I recommend @Jens Gustedt hexadecimal solution: use %a.
OP wants “print with maximum precision (or at least to the most significant decimal)”.
A simple example would be to print one seventh as in:
int Digs = DECIMAL_DIG;
double OneSeventh = 1.0/7.0;
printf("%.*e\n", Digs, OneSeventh);
But let's dig deeper ...
Mathematically, the answer is "0.142857 142857 142857 ...", but we are using finite precision floating point numbers.
Let's assume IEEE 754 double-precision binary.
OneSeventh = 1.0/7.0 results in the value below. Also shown are the preceding and following representable
double floating point numbers.
OneSeventh before = 0.1428571428571428 214571170656199683435261249542236328125
OneSeventh = 0.1428571428571428 49212692681248881854116916656494140625
OneSeventh after = 0.1428571428571428 769682682968777953647077083587646484375
Printing the exact decimal representation of a
double has limited uses.
C has 2 families of macros in
<float.h> to help us.
The first set is the number of significant digits to print in a string in decimal so when scanning the string back,
we get the original floating point. There are shown with the C spec's minimum value and a sample C11 compiler.
FLT_DECIMAL_DIG 6, 9 (float) (C11)
DBL_DECIMAL_DIG 10, 17 (double) (C11)
LDBL_DECIMAL_DIG 10, 21 (long double) (C11)
DECIMAL_DIG 10, 21 (widest supported floating type) (C99)
The second set is the number of significant digits a string may be scanned into a floating point and then the FP printed, still retaining the same string presentation. There are shown with the C spec's minimum value and a sample C11 compiler. I believe available pre-C99.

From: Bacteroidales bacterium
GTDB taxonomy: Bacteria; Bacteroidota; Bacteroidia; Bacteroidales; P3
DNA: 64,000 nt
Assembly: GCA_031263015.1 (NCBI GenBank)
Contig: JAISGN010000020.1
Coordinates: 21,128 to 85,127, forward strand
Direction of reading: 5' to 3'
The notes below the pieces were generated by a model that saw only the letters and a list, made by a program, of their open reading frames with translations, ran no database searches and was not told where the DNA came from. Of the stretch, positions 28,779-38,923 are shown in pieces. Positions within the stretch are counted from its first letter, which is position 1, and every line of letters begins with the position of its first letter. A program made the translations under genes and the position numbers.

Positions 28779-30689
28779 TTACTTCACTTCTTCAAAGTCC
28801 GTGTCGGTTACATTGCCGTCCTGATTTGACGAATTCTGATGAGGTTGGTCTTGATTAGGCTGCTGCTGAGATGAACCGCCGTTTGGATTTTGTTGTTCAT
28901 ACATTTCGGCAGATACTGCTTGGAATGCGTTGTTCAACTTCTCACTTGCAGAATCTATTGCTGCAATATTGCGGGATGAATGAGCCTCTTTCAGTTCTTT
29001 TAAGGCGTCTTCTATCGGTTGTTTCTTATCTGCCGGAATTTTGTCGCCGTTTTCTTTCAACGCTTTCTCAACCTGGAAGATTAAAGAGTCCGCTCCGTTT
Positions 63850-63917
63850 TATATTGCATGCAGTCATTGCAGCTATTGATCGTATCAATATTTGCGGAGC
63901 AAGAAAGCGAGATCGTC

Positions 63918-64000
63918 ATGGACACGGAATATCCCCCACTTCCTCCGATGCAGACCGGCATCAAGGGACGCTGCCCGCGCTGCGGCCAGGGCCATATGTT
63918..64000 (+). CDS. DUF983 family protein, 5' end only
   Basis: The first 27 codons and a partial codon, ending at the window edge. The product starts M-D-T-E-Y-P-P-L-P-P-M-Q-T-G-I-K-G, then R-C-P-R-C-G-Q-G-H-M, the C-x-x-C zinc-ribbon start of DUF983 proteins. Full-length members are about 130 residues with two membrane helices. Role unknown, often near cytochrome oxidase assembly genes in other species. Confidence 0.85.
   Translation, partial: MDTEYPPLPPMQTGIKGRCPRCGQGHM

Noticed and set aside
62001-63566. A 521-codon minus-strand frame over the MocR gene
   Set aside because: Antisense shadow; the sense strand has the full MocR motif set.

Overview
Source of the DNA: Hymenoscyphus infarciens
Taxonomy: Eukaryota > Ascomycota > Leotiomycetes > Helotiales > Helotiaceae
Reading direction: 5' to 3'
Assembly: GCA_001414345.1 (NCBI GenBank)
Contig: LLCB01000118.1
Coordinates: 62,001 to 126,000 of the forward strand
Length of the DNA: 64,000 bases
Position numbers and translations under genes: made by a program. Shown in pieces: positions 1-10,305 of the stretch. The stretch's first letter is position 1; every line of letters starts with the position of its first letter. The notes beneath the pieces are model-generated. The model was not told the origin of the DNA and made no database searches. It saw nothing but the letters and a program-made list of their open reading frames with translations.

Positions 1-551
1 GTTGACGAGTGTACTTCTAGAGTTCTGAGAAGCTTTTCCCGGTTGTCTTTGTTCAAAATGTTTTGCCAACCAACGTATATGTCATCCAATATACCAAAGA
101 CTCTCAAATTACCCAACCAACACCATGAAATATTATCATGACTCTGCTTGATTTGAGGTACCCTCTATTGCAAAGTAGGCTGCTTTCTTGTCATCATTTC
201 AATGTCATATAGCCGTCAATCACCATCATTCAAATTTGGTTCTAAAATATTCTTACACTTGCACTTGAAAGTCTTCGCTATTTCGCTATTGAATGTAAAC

FLT_DIG 6, 6 (float)
DBL_DIG 10, 15 (double)
LDBL_DIG 10, 18 (long double)
The first set of macros seems to meet OP's goal of significant digits. But that macro is not always available.
#define OP_DBL_Digs (DBL_DECIMAL_DIG)
#define OP_DBL_Digs (DECIMAL_DIG)
#define OP_DBL_Digs (DBL_DIG + 3)
The "+ 3" was the crux of my previous answer.
Its centered on if knowing the round-trip conversion string-FP-string (set #2 macros available C89), how would one determine the digits for FP-string-FP (set #1 macros available post C89)? In general, add 3 was the result.
Now how many significant digits to print is known and driven via
To print N significant decimal digits one may use various formats.
"%e", the precision field is the number of digits after the lead digit and decimal point.
- 1 is in order. Note: This
-1 is not in the initialint Digs = DECIMAL_DIG;`
printf("%.*e\n", OP_DBL_Digs - 1, OneSeventh);
"%f", the precision field is the number of digits after the decimal point.
For a number like
OneSeventh/1000000.0, one would need
OP_DBL_Digs + 6 to see all the significant digits.
printf("%.*f\n", OP_DBL_Digs , OneSeventh);
printf("%.*f\n", OP_DBL_Digs + 6, OneSeventh/1000000.0);
Note: Many are use to
"%f". That displays 6 digits after the decimal point; 6 is the display default, not the precision of the number.